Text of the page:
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Subject: Geek of the Week: Scott Nicholson (snicholson) rss

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This week's Geek of the Week geek is Scott Nicholson--scholar, gentleman, and video blogger/reviewer extraordinaire. His bio:

Quote:
By day, Dr. Scott Nicholson is a professor at the school of Information Studies at Syracuse University. He is a library scientist and his main research area is "bibliomining" (a term he coined), which is the combination of bibliometrics and data mining used to provide librarians with the evidence needed for better decision-making and justification of their services.

By night, Scott is the producer-editor-host of Board Games with Scott, a bi-weekly Internet video show where he explores a different game in each show. He also is the co-designer of "Call of Cthulhu Live, 1st Edition". Gaming has been his primary hobby all of his life, starting with board games as a child, moving through RPGs, LARPs, CCGs, and now back to Board Games. He also plays electronic games in various forms.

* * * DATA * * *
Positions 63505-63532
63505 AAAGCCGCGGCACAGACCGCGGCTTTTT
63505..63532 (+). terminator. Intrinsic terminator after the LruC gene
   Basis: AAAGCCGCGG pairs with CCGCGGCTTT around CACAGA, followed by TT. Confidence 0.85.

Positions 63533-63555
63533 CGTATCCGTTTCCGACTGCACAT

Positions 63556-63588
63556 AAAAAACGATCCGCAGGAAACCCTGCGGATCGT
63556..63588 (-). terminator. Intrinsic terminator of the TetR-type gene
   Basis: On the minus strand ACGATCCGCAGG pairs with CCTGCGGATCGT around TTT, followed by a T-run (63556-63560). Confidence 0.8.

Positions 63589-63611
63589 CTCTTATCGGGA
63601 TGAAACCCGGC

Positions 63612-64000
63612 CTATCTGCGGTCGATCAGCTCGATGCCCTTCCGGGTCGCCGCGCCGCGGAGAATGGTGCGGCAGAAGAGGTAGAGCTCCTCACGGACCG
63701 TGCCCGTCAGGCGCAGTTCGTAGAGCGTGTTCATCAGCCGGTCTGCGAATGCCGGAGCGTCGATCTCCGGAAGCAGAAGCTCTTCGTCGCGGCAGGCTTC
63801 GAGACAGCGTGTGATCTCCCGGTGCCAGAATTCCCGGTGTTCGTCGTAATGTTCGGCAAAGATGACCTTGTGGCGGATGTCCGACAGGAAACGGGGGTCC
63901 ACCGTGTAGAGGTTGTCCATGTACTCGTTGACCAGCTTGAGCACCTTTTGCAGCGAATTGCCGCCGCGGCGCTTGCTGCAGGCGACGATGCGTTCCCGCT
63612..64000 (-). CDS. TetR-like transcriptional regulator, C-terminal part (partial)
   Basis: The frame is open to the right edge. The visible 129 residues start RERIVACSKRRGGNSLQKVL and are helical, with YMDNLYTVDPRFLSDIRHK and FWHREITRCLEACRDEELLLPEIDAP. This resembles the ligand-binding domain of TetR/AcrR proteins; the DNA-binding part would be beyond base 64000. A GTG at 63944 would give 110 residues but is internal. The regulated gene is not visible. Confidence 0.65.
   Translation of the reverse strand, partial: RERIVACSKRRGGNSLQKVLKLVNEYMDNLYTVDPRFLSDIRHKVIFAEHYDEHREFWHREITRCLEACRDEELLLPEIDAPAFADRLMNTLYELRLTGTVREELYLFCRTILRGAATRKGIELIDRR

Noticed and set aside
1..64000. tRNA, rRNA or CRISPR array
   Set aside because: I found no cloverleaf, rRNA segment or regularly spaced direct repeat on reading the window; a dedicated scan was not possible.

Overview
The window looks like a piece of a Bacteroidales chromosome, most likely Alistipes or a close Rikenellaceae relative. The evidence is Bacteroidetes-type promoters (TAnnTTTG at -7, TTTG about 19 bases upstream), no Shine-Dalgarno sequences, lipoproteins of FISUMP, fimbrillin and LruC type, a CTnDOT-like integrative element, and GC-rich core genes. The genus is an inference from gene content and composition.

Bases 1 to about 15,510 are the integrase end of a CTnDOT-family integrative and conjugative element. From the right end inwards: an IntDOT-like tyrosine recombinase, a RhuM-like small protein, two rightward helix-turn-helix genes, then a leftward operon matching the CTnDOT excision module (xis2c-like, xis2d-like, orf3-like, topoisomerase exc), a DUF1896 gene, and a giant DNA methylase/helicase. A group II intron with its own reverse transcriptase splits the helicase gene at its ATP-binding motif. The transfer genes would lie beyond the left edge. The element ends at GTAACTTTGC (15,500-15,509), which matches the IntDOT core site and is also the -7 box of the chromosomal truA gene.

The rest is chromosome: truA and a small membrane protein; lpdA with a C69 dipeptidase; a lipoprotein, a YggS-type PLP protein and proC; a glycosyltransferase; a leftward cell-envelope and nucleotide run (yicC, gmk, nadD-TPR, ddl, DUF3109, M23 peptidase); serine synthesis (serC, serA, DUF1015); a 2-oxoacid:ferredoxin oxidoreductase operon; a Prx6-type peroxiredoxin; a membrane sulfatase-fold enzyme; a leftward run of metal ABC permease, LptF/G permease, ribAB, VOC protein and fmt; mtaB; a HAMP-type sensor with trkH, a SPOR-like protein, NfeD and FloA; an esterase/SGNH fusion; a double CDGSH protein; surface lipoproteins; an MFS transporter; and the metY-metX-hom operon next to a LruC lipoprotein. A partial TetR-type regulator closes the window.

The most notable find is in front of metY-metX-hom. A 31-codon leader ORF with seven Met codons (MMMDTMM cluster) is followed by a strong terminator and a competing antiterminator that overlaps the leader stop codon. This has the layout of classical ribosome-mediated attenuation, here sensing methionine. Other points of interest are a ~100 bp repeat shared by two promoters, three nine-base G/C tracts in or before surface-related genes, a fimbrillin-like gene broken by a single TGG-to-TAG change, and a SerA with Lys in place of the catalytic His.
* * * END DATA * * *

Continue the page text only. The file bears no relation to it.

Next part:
His other hobbies include playing the saxophone, kayaking, and throwing pottery.


Three library/blogger types in a row, in three different flavors...

Let me just (be the first to) say that I find the video explorations to be a wonderful resource when I'm trying to decide if I'm interested in a game. They give a great picture of how the game works and moves.

Scott also starts us off with his Two Truths and a Lie:

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1. I have a small speaking part in a motion picture that you can now find in most video stores. I grew up on a large horse ranch and farm in Oklahoma and was a farm boy, and they filmed a scene out on the farm.